Monday, November 26, 2018

The Genoese brothers who disappeared looking for a maritime route to spices in the 13th century

From MaritimeHerald by Svilen Petrov

At the end of the thirteenth century, two Genoese brothers with a musical surname embarked on the adventure, fearsome at the time, of finding an alternative spice route.
His idea was to arrive in India with two galleys and for that, they had the help of Mallorcan sailors but after crossing the Strait of Gibraltar they did not know about them again.
It is possible that they were shipwrecked trying to skirt Africa but there are also those who suggest that their route was to the west, which would have meant opening the door that Christopher Columbus followed.
Those pioneers were called Ugolino and Vandino (or Guido) Vivaldi.

It is frequent that the arrival of Columbus to America in 1492 usually tries to cloud with possible trips of previous navigators.
It is proven that, in fact, some arrived before, as evidenced by archaeological excavations in the Viking site of L’Anse aux Meadows (Newfoundland, Canada) and references to Vinland.
We will not go over the usual argument that it was a very modest settlement (just over half a hundred inhabitants), ephemeral and forgotten.

Other predecessors do not go beyond the mere hypothetical phase, in the case of the so-called prenaut, the sailor who would have informed Columbus of a visit to a new world.
He is often identified too cheerfully with a certain Alonso Sánchez de Huelva, although the name does not appear in documents of the time and, in fact, it was the Inca Garcilaso the first to review it in 1609, in his Royal Comments, from stories he had heard circulated from mouth to mouth as a child.

Finally, there are the sensationalist theories that give truthfulness to mere legends such as Saint Brandán’s or the last Templars – they could not miss, of course – or even go back in time to antiquity to propose alleged trips by Egyptians, Phoenicians, Romans and, in general, any other civilization whose presence on the other side of the Atlantic is sufficiently bizarre.
Counterfeit pieces with hieroglyphic alphabets tend to emerge cyclically.

Voyages of the Ming Dynasty (1368–1644) Treasure Fleet

In that sense, not long ago Erdogan updated the Ottoman claim about it with full conviction and the inevitable map of Piri Reis as a flag despite being proven to have been made in 1513.
And there are also those that point to the Chinese fleet of Zheng.
He, who existed and made seven trips but always sailing towards the southwest, to the Indian coast of Africa and its surroundings; that is, in the opposite direction to America.

On the other hand, the expeditions that really tried to cross the ocean are usually left in the drawer.
Some time ago we talked about an unusual one, which was organized by Abubakari II, king of Mali, anxious to know what was on the other side and that disappeared on the high seas in 1312.
But there were more, like those of the British sailors who sailed from Bristol or the Portuguese from the Azores, in both cases in search of those rich islands that the legends placed in the middle of nowhere (Hy-Brasil, Antilia …).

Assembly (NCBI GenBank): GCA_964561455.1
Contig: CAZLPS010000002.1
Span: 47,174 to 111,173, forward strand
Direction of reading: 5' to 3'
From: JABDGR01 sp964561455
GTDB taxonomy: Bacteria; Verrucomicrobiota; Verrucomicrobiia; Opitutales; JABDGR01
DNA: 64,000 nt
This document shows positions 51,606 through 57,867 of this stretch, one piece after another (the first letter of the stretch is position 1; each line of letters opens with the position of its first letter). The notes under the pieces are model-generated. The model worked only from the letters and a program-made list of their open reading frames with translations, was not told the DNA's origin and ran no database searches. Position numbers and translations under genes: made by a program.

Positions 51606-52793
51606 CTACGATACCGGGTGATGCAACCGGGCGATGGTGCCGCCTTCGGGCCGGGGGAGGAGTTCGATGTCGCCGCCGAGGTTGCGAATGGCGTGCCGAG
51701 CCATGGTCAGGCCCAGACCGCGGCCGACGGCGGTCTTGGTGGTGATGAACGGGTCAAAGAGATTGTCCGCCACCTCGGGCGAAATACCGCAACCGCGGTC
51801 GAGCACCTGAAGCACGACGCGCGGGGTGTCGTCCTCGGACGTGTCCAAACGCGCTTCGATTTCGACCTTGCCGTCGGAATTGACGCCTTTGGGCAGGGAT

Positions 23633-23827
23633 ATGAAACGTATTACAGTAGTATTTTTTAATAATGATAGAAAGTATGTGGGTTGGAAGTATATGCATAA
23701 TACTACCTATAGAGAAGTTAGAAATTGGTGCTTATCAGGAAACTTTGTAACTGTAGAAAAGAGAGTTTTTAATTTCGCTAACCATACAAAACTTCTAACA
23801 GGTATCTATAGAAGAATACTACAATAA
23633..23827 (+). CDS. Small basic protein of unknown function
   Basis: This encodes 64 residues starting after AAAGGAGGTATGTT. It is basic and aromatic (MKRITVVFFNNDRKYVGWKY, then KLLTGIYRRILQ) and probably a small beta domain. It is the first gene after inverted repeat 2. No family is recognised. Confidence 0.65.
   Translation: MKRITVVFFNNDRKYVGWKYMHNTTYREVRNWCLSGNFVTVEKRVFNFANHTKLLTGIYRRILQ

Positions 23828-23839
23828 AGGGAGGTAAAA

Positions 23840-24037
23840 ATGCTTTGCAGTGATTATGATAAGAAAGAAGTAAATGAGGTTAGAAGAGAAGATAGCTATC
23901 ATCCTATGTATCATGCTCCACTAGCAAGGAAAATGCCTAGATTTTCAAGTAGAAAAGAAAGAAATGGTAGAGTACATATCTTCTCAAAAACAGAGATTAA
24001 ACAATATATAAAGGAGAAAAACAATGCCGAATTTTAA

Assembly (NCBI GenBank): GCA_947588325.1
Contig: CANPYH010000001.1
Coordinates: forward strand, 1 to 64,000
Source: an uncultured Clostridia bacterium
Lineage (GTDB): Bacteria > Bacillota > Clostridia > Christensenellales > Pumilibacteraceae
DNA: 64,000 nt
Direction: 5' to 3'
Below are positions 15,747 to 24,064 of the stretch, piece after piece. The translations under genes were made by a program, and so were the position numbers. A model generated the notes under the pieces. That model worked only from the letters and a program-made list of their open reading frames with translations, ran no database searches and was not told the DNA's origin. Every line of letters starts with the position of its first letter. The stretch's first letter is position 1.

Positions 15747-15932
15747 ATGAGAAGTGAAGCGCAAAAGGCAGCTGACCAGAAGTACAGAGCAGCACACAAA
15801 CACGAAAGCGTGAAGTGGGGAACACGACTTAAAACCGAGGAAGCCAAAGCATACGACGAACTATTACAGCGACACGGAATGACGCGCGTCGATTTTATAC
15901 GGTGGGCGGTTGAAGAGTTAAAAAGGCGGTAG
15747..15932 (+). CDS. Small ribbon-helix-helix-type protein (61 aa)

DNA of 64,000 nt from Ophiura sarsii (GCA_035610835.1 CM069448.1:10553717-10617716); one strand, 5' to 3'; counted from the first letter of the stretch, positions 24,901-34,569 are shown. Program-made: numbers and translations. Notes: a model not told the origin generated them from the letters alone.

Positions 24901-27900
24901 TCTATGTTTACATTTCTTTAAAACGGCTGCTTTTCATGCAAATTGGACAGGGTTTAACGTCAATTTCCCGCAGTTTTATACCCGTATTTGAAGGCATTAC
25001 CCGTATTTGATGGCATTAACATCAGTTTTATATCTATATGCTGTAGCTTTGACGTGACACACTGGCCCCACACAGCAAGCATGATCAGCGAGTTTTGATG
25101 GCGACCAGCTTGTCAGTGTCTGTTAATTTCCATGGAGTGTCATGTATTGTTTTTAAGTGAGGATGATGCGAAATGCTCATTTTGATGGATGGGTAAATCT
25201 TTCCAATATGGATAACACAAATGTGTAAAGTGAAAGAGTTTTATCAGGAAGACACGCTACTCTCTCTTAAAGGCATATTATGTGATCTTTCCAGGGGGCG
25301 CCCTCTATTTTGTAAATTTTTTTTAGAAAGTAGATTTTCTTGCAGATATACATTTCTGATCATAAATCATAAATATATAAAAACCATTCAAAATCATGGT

This drive to unravel the secrets of the Atlantic also included, and despite having worse access, Italian navigators; fundamentally of Genoa, one of the maritime powers of the time, being of that origin the two brothers of whom we spoke at the beginning.
The trip they starred was really prophetic, even though we barely know the details, as we ignore the data about their lives.
We only know that they were engaged in the spice trade, whose negative conjuncture was what spurred them to act.

That bad business started in 1291, when the Mamluk sultan Bahrite Al-Ashraf Khalil snatched San Juan de Acre from the Christians, forcing them to evacuate Tire, Sidon and Beirut and expelling them definitively from the Holy Land.
This was a problem for the caravan routes that came from Asia and, consequently, a drastic reduction of the spice consignments, whose demand skyrocketed in parallel to its price.
We had to look for alternatives and the only one that seemed to avoid passing through Islamic territory was to open a seaway “ad partes Indiae per mare oceanum”.

Several merchants joined to finance two galleys with Tedisio Doria at the helm.
The Doria would finance the Portuguese and Spanish explorations two centuries later and, in fact, in Seville a banker of that family, Francesco, worked, who contributed capital for Columbus’ voyage.
The ships of the Vivaldi were called Allegranza and Sant’Antonio and they carried a total of three hundred sailors plus a couple of Franciscan friars, their pilots being Mallorcan (they climbed on the first scale of the trip, which was in the Balearic Islands).

 Portuguese galley on the way to the Malabar Coast (India), Jan Huygen van Linschoten

We said before that it is unknown what the plan was and what was his itinerary since the main historiographical source for this episode are the Annali that Jacobo Doria (uncle of Tedesio) presented to the authorities of Genoa in 1294.
It says:
“Tedisio d’Oria, Ugolino Vivaldi and a brother of the latter, together with some citizens of Genoa, started an expedition that nobody until then had ever tried.
They equipped two galleys in a splendid way.